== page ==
This is intended to be a very succinct guide to papyrus, and is not intended as a general tutorial.
Papyrus is structured around the concept of a model-view separation. In the Papyrus library, there are no views... only models, including Papyrus::Canvas itself. (Read on to find out where the views are)
A papyrus model is made 'tangible' by rendering into a cairo context. Papyrus::Canvas and most other objects in Papyrus inherit from Papyrus::Renderable which has a
render() method. Thus, rendering into a cairomm context is the way to view a Papyrus::Canvas.
In cairo, a context is created from a surface. Cairo supports numerous surfaces including:
This quick-start won't go into the specifics of cairomm surfaces (I'll leave that to the cairomm library), but suffice it to say that a Papyrus::Renderable (including the Papyrus::Canvas) is rendered into a cairomm context which results in drawing a papyrus object to any of the above surfaces.
PapyrusGtk::Viewport is a Gtkmm widget that serves as a view on a Papyrus::Canvas model, and creates a cairomm context 'behind the scenes'. This provides a viewport into the world of the canvas model you have created.
Viewports are only one of many ways to display a Papyrus model in a Gtkmm widget.
An early design decision was made to focus on the use of smart pointers as defined in the ANSI C++ committee's
tr1 (Technical Report 1), which as of this writing has been accepted by the committee and recommended to ISO for incorporation as the first revision to the C++ standard. A reference implementation can be found in the boost library or in the
std::tr1 namespace of gcc 4.0 or greater.
Two key concepts are the
pointer typedef and the
create method defined in each Papyrus class.
pointer typedef is defined within each class and is typedefed to a smart pointer to that class. Thus,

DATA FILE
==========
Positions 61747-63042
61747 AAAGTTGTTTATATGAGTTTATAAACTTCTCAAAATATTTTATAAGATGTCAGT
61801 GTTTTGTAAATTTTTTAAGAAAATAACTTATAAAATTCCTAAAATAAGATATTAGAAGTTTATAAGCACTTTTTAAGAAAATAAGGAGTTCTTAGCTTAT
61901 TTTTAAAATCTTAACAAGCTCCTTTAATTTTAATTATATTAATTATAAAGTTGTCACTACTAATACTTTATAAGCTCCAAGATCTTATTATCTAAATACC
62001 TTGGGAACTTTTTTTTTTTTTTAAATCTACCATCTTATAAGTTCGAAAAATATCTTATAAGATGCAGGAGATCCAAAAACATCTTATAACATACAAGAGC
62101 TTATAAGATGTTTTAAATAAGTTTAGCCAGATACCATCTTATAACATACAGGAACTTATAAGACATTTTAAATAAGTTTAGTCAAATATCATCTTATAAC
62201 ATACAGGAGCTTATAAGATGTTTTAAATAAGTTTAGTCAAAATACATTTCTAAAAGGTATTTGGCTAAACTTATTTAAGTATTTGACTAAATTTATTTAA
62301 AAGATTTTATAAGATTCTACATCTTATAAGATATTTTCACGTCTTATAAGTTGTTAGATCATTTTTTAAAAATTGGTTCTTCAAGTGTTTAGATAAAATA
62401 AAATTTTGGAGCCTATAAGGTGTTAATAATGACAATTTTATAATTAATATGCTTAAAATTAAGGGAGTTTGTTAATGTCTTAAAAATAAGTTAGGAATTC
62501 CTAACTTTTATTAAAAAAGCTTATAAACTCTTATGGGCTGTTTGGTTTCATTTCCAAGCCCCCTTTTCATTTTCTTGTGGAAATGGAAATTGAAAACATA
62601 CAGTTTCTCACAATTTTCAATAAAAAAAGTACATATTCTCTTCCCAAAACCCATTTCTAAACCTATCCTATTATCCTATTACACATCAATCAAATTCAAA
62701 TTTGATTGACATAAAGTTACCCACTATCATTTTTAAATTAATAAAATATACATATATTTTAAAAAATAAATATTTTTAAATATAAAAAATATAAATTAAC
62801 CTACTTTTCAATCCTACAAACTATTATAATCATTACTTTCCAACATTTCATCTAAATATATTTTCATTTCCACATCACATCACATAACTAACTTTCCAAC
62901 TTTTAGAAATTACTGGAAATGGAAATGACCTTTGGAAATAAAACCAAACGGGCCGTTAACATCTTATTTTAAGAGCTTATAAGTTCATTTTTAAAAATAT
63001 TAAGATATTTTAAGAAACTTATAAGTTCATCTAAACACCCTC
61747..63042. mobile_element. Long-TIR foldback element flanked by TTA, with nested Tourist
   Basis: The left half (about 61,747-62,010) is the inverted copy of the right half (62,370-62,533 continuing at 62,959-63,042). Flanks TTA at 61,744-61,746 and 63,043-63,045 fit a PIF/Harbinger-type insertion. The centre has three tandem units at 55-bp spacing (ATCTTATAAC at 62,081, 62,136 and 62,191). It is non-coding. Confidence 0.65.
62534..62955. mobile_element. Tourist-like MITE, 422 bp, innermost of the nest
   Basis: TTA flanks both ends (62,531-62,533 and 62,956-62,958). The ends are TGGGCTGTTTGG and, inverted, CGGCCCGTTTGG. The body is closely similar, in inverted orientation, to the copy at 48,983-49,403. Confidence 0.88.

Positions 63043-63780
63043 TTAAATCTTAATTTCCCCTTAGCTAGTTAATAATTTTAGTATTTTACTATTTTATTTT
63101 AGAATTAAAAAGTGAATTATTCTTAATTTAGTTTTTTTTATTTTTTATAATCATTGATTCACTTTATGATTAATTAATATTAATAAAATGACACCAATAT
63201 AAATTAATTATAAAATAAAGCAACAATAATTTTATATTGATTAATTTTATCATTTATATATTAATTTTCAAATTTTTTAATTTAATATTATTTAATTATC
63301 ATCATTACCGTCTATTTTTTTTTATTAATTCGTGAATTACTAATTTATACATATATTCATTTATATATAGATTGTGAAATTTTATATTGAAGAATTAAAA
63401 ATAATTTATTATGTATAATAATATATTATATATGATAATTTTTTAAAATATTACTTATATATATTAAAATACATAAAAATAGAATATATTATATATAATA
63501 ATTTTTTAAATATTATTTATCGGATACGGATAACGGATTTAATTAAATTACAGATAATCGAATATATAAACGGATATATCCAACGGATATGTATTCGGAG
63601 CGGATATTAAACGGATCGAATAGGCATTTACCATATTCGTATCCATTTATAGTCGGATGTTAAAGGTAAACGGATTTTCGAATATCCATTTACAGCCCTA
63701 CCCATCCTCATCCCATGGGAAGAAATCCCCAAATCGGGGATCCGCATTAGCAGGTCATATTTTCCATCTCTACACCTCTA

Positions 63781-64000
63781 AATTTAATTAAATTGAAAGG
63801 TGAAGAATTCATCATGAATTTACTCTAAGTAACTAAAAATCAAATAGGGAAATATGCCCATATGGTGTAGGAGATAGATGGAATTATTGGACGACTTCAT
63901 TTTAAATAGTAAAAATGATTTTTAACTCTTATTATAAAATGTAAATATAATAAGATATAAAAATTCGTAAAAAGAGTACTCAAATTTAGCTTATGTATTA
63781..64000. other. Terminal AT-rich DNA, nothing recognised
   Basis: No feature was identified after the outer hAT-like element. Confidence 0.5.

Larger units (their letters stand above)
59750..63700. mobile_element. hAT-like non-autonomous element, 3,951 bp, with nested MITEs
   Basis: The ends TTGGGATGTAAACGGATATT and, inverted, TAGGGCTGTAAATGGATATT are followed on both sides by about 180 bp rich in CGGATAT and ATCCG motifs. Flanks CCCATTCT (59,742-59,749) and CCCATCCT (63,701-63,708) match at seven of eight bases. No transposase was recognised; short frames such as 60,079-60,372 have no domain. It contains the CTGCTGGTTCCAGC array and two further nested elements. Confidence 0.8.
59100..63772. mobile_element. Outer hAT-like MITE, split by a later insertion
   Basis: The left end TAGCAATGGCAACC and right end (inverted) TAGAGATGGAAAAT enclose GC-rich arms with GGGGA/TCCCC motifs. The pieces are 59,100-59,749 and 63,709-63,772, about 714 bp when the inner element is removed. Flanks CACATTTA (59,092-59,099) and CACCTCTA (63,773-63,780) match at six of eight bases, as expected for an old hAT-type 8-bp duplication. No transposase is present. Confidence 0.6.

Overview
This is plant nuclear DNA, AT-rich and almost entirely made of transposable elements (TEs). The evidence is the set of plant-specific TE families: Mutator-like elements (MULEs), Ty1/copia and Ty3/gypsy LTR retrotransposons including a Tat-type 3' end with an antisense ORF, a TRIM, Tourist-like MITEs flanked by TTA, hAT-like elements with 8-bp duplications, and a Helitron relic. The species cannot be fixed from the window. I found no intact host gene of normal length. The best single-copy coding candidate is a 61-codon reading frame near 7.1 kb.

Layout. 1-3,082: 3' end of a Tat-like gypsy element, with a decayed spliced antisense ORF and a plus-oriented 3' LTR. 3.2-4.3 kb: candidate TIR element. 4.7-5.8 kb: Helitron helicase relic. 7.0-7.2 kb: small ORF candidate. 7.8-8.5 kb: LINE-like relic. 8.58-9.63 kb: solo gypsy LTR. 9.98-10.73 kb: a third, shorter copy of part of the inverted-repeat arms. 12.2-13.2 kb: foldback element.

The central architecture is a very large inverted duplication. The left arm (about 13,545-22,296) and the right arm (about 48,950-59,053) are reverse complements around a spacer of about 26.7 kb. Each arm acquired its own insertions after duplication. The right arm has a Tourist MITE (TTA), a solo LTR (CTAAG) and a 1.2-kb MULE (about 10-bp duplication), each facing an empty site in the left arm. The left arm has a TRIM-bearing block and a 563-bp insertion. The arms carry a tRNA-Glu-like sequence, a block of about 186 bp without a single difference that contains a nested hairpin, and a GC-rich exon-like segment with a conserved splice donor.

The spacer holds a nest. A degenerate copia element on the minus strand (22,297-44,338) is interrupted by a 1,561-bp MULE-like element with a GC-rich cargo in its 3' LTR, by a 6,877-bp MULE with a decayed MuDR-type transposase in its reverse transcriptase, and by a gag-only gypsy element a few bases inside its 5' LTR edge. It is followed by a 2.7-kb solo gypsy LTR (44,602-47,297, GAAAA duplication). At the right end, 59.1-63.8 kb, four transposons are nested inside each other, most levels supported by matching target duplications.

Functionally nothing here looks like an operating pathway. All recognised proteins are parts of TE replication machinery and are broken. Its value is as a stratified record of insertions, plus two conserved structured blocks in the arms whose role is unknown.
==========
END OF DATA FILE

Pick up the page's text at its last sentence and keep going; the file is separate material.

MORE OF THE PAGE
Papyrus::Rectangle::pointer is a smart pointer to a rectangle, and
Papyrus::Circle::pointer is a smart pointer to a circle.
Each class also has static
create() methods with parameters that are identical to the class' constructors. The
create() method returns a smart pointer to that object, similar to the way the
new operator returns a pointer. Since the
create() method is static, you do not need an instance of the class to call it;
Classname::create() is sufficient.
Naturally, the smart pointer returned from
create() can be assigned to the class'
pointer type, which allows you to use a syntax such as:
Classname::pointer my_variable = Classname::create();
Create a PapyrusGtk viewport
Set the viewport to an initial size of 200 x 200 and center the view
my_viewport.canvas->set_size(200, 200); my_viewport.set_scroll_point( PapyrusGtk::SCROLL_TO_CENTER );
Create a rectangle of length 100 and width 50
Color your rectangle red and make it slightly transparent by setting alpha to 0.9
my_rectangle->set_fill( Papyrus::RGBA(1.0, 0.0, 0.0, 0.9) );
Add your red (and slightly transparent) rectangle to the viewport's canvas
my_viewport.canvas()->add( my_rectangle );
At this point you have a Gtkmm widget named
my_viewport that you can incorporate into your program as you would any other Gtkmm widget by adding it to a container, window, etc.
Gtk::Window my_window; my_window.add( my_viewport );
Since this isn't a tutorial on Gtkmm (they have a fine one here) I'll bring this quick start to an end.